Sale, purchase of farm yield not govt job: Telangana CM K Chandrasekhar Rao

According to a statement from the chief minister’s office, the government set up purchasing centres in the countryside during the last season and purchased all the agriculture produce that landed in the centres on humanitarian grounds so that farmers would not suffer losses in the aftermath of the Covid-19 pandemic.
By Srinivasa Rao Apparasu | Hindustan Times, Hyderabad
UPDATED ON DEC 29, 2020 03:36 AM IST
TRS Supremo and Telangana Chief Minister K Chandrasekhar Rao.(PTI)

The Telangana Rashtra Samithi (TRS) government headed by chief minister K Chandrasekhar Rao has backtracked on its opposition to the three central laws aimed at liberalising agricultural trade, and decided to leave the purchase of farm produce to private buyers.

According to a statement from the chief minister’s office, the government set up purchasing centres in the countryside during the last season and purchased all the agriculture produce that landed in the centres on humanitarian grounds so that farmers would not suffer losses in the aftermath of the Covid-19 pandemic.

The government incurred losses to the tune of Rs 7,500 crore from the purchase of paddy, sorghum, maize, red gram and Bengal gram, the statement said. Although the government paid Minimum Support Prices (MSP) for the crops, it had to sell them at lower prices in the market because there was no demand

“The government cannot do it anymore. It is not a business organisation or trader. It is not a rice miller or a dal miller. Sale and purchase are not the responsibility of government. It is not possible to set up purchase centres in the villages from next year onwards,” the statement said.

The statement was released after an official meeting convened on Sunday by chief minister Chandrasekhar Rao, who has hitherto steadfastly opposed the three farm laws passed by the Narendra Modi government in September.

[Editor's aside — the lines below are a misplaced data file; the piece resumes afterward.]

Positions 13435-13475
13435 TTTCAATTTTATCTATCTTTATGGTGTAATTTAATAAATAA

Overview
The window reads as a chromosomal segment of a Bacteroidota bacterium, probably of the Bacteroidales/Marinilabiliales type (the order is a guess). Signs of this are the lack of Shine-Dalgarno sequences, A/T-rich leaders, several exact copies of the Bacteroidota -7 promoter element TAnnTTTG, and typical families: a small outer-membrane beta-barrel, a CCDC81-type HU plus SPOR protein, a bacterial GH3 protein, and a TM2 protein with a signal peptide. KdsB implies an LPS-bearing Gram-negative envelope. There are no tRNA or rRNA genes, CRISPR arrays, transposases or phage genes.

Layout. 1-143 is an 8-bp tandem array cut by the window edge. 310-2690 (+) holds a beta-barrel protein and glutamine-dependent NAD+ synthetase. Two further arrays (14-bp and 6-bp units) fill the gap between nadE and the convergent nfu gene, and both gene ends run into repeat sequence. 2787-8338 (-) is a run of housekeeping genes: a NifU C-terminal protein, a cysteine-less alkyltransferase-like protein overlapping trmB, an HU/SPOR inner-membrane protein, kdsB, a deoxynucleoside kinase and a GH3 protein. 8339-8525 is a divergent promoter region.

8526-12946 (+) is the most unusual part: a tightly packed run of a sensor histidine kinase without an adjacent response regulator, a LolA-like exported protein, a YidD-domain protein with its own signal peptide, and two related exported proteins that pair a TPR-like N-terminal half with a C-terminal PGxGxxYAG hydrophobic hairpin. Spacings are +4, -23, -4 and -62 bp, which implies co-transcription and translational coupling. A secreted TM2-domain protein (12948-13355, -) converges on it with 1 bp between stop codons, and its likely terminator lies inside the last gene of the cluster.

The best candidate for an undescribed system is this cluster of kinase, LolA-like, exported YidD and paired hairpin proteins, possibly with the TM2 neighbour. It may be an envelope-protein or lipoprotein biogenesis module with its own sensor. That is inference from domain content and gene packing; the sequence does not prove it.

Farm unions have launched one of the largest strikes in decades to demand that the Centre revoke the three contentious laws approved by Parliament in September. The laws essentially change the way India’s farmers do business by creating free markets, as opposed to a network of decades-old, government marketplaces, allowing traders to stockpile essential commodities for future sales and laying down a national framework for contract farming.

These laws are The Farmers’ Produce Trade and Commerce (Promotion and Facilitation) Act, 2020, the Farmers (Empowerment and Protection) Agreement on Price Assurance and Farm Services Act, 2020 and the Essential Commodities (Amendment) Act 2020. Together, the laws will allow big corporations and global supermarket chains to buy directly from farmers, bypassing decades-old regulations.

Farmers say the reforms will make them vulnerable to exploitation by big corporations, erode their bargaining power and weaken the government’s procurement system, whereby the government buys staples, such as wheat and rice, at guaranteed rates, known as minimum support prices (MSPs).

At Sunday’s meeting, the Telangana chief minister told officials that since the new farm laws were being implemented across the country, allowing farmers to sell their produce anywhere, there was no need for the state government to purchase farm commodities any longer. He suggested that farmers not bring their entire produce to the markets at one time but in portions so that they get a better price.

On December 8, TRS leaders and cadre, led by party working president and the CM’s son K T Rama Rao, took part in the Bharat Bandh (India shutdown) to oppose the new farm laws.

KCR, as the TRS leader is popularly known, said he would hold a national conclave in the third week of December and invite all anti-Bharatiya Janata Party (BJP) forces to protest against anti-farmer and anti-labour policies of the central government. He said he would build a national consensus against the new agriculture laws.

But there is no more any talk about the proposed conclave. “We cannot afford to get into a confrontation with the Centre at present because it will affect the state’s interests,” a former TRS MP, who is presently in a key position in the government, said on condition of anonymity.

Telangana BJP state president Bandi Sanjay welcomed the change in stand of the TRS government on the farm laws. “At least now, KCR has opened his eyes and understood the reality on the benefits of the new laws,” he said.

Senior Congress leader and Kisan Congress national vice-president M Kodanda Reddy lashed out at the chief minister for the U-turn. “It is unfortunate that the government is shying away from its responsibility of purchasing agricultural produce at MSPs,” he said.

Reddy alleged that KCR had changed his stand after recently meeting Prime Minister Narendra Modi and Union home minister Amit Shah. “He didn’t even bother calling on lakhs of farmers who were agitating on the Delhi borders, braving the winter chill,” he said.

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